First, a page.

CT: Why does the tape version of Existence of Torture sound one hundred times better than the remixed bonus tracks on Hollow.
LF: Because we cannot mess with the old style of things! That was a reel to reel recording, 1/2 inch, down to 1/4 inch, down to 1/8 inch, then to DAT. Once you then take that sound, download it into a computer and put it on CD, the sound changes.
CT: Sapremia has a distinct Swedish sound on "With Winter Comes Despair" and your demo material also has a huge influence from bands like Grave, Entombed, Dismember. Why the Swedish sound as opposed to the New York style sound the band matured with in the early 90's.
LF: Good question! When we first started, we were hanging out with and playing shows with Suffocation (before they were signed), Internal Bleeding, Pyrexia, etc, but we never picked up that flavor. Our favorite bands were Grave, Unleashed,.Carnage, that is the direction we went in. And since not a lot of US bands were doing it back then, we always had a distinct sound at shows and such.
CT: The lyrics on the album are particularly well written and intelligent. What is your method for writing lyrics? Are there any themes that run through the album or subjects that interest you in particular?
LF: Thanks, I take a lot of pride in my lyrics and they usually take me quite a long time to get a song done. Sometimes I will have three or four songs going at a time. As far as themes, there is nothing that connects any songs on the album together, the subjects are vast and various. I sometimes find subjects through books I read, or movies I like, or everyday thoughts that run through my head about stuff going on in the world today. I usually do not write directly about a novel or movie, like I did with Ambitious Suffering, which is about The Hellbound Heart novel by Clive Barker. That was back in 1993, now I usually get ideas from novels and movies, then turn them into my own thing. Hollow for example, is based loosely from Dracula's monologue in Van Helsing.
CT: Sapremia recently opened for Watain in Allentown. How did playing a black metal audience take to your death metal onslaught?
LF: We always have a great response in Allentown, we have opened for Fetus (Dying Fetus - CT), Grave, and Incantation there, so the audience was already well versed in what we do. There were some new faces there as well, there for Watain in particular, and they appreciated the old school style as much as the rest of the crowd.
CT: Did you party with the Watain collective?
LF: No. Watain had the strict orders that no one, bands, fans, whoever, could come backstage or see them before hand. By the smell of the place while the show was going on, I cannot say that we were disappointed, haha! They slayed, but smelled pretty awful with the stage show of blood and animal carcass.
CT: Any awesome stories from the road? Old or new, funny or shocking?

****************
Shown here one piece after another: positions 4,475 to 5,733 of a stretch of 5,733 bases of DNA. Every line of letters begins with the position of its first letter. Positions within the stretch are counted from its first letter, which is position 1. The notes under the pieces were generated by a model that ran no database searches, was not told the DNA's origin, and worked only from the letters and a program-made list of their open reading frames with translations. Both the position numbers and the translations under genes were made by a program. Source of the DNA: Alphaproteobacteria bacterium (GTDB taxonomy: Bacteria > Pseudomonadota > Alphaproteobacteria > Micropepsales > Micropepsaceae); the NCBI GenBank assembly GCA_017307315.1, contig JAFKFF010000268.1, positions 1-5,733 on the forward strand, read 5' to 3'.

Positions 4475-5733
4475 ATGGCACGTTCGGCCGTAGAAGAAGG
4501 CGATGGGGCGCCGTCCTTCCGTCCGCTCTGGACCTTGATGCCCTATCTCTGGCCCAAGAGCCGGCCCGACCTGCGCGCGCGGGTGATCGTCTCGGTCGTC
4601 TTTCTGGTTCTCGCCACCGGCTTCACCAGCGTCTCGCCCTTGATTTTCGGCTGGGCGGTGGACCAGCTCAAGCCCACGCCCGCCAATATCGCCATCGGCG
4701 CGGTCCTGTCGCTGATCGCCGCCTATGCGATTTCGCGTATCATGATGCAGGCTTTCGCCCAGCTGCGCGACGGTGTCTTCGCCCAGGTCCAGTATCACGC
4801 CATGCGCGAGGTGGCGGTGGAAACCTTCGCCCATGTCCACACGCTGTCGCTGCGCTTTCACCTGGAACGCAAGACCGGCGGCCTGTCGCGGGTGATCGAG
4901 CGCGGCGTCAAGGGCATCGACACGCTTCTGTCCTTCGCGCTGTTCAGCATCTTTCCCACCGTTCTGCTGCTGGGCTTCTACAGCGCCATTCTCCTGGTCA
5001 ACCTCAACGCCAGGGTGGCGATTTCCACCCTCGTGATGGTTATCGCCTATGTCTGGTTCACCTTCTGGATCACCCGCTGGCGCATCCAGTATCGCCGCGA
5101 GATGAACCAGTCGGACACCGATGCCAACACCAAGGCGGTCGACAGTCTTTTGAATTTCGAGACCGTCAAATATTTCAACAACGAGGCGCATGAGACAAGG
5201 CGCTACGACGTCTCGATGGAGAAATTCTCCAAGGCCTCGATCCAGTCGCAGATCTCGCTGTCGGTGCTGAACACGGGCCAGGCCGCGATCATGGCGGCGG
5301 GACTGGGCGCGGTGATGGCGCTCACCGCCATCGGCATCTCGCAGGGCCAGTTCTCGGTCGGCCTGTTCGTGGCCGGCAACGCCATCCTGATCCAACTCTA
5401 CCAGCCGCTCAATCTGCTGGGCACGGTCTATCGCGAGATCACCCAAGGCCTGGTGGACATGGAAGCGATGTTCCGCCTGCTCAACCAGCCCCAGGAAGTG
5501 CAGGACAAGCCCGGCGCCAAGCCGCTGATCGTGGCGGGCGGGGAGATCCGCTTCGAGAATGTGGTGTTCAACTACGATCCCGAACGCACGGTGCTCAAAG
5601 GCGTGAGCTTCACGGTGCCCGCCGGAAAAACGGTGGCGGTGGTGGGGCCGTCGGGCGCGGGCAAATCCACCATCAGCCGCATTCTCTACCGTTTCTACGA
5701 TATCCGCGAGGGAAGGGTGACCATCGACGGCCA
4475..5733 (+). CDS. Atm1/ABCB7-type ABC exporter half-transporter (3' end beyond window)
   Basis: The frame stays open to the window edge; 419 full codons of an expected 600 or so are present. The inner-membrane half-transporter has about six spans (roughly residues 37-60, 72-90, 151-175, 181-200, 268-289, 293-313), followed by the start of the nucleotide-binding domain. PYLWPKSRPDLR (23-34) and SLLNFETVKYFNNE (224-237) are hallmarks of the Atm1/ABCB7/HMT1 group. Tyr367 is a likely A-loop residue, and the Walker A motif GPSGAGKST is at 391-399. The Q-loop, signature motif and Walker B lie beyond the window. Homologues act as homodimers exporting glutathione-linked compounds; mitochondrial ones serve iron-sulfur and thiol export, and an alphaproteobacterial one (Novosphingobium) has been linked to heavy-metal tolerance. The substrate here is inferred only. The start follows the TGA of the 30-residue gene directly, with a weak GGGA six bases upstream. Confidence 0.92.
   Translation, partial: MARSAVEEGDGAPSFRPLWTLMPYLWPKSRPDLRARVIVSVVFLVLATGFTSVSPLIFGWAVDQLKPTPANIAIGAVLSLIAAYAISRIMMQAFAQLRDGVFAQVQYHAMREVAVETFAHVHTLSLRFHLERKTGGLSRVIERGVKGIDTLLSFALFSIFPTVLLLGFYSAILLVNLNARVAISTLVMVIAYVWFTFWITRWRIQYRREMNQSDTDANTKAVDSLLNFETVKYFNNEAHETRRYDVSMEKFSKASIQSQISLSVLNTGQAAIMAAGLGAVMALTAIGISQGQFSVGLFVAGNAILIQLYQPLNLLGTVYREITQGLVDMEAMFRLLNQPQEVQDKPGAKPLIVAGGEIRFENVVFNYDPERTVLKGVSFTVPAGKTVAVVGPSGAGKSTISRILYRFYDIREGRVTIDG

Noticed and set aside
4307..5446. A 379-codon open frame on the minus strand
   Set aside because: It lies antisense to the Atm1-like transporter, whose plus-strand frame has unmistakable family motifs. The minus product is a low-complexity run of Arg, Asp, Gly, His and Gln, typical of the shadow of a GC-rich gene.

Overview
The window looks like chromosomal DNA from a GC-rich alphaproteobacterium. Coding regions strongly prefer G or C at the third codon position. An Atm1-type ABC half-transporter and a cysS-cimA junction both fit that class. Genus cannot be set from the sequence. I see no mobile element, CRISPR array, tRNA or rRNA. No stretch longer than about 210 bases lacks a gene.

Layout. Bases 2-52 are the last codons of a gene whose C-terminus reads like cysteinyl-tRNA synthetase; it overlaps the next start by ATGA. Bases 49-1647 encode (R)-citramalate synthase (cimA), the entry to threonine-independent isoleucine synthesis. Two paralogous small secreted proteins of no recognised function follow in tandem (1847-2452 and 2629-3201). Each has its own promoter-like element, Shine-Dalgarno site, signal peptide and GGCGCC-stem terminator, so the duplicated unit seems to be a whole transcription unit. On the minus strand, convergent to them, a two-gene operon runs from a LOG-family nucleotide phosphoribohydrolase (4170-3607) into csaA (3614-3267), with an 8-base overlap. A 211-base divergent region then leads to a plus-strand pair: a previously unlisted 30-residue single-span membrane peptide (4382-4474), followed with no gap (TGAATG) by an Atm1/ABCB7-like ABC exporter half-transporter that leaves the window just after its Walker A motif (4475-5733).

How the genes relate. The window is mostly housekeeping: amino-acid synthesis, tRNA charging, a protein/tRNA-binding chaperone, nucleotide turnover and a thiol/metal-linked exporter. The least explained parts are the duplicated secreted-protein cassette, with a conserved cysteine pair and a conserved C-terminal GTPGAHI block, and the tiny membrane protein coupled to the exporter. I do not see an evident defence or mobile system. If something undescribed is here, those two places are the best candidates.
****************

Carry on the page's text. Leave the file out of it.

LF: Wow, this could take a long time if I went into any kind of details about stuff that we have run into. We have met soooo many good people and good bands on the road, that is really the most important thing. Nothing crazily, shocking has happened, but there have been so many funny moments, too many to list!
CT: Now the fun questions: What is in your Cd player right now? What albums are kicking your ass in multiple directions?
LF: I have been listening to a lot of old stuff lately, a lot of it on cassette too! But also Bloodbath, Dismember's latest offering, Testament's new one is killer, Hail of Bullets, and a few more. When I get into writing mode though, I like to listen to the old albums.
CT: What do you think of the Maryland Deathfest Lineup? Bolt Thrower and Pestilence on one bill!
LF: UN-FUCKIN-REAL! Enough said. I can die the next day
CT: In the photo in With Winter Comes Despair, you are wearing a tour shirt from Iron Maiden's A Matter of Life or Death tour. What did you think of their decision to play the entire new album in it's entirety? What do you think of the recent Maiden releases? DiAnno or Dickinson?
LF: Well, since Maiden is my all time favorite band, I pretty much hit them every time they come around. So when they played Ozzfest and did from Iron Maiden to Piece of Mind, I was good. When Matter came out, I knew that they were doing that set, but also knew they were going to come back around and do Number to No Prayer. I like the last three releases, the few before that not so good and I could not stand Blaze Bailey. I love most of their catalog though. Dickinson for sure, though Killers is my favorite album for material.
CT: Who is your favorite serial killer? Every death metal lyricist has one.
LF: I actually break the mold here again, I am not much into serial killers. Obviously, you read my lyrics, so you know I do not sing about hacking people up or any of that stuff. I do love the history of horror though, so if Vlad the Impaler and Countess Bathory can be considered serial killers (and they should be..), put them in as my favorites.
CT: What is the first metal album you ever listened to? First show?
LF: You do know how old I am right? Haha. When I was real young, metal was defined differently, but the first had to be Def Leppard's On Through the Night when I was like 7? From there I got into Motley Crue with Shout at the Devil, then Maiden. My first show was Overkill in around 1987. I was 14, from there it was an onslaught of shows almost weekly.